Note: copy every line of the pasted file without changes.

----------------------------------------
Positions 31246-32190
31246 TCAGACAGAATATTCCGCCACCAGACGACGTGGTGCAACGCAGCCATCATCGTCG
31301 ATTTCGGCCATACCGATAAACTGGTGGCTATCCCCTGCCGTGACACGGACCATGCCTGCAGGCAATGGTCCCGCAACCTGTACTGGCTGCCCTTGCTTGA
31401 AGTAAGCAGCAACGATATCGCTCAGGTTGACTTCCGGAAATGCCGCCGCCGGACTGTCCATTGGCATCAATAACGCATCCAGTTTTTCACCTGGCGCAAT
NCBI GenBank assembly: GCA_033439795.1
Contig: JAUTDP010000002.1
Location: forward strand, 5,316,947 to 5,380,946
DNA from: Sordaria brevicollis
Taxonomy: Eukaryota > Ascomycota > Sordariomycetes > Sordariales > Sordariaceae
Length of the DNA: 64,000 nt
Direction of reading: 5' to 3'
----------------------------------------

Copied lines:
Positions 31246-32190
31246 TCAGACAGAATATTCCGCCACCAGACGACGTGGTGCAACGCAGCCATCATCGTCG
31301 ATTTCGGCCATACCGATAAACTGGTGGCTATCCCCTGCCGTGACACGGACCATGCCTGCAGGCAATGGTCCCGCAACCTGTACTGGCTGCCCTTGCTTGA
31401 AGTAAGCAGCAACGATATCGCTCAGGTTGACTTCCGGAAATGCCGCCGCCGGACTGTCCATTGGCATCAATAACGCATCCAGTTTTTCACCTGGCGCAAT
NCBI GenBank assembly: GCA_033439795.1
Contig: JAUTDP010000002.1
Location: forward strand, 5,316,947 to 5,380,946
DNA from: Sordaria brevicollis
Taxonomy: Eukaryota > Ascomycota > Sordariomycetes > Sordariales > Sordariaceae
Length of the DNA: 64,000 nt
Direction of reading: 5' to 3'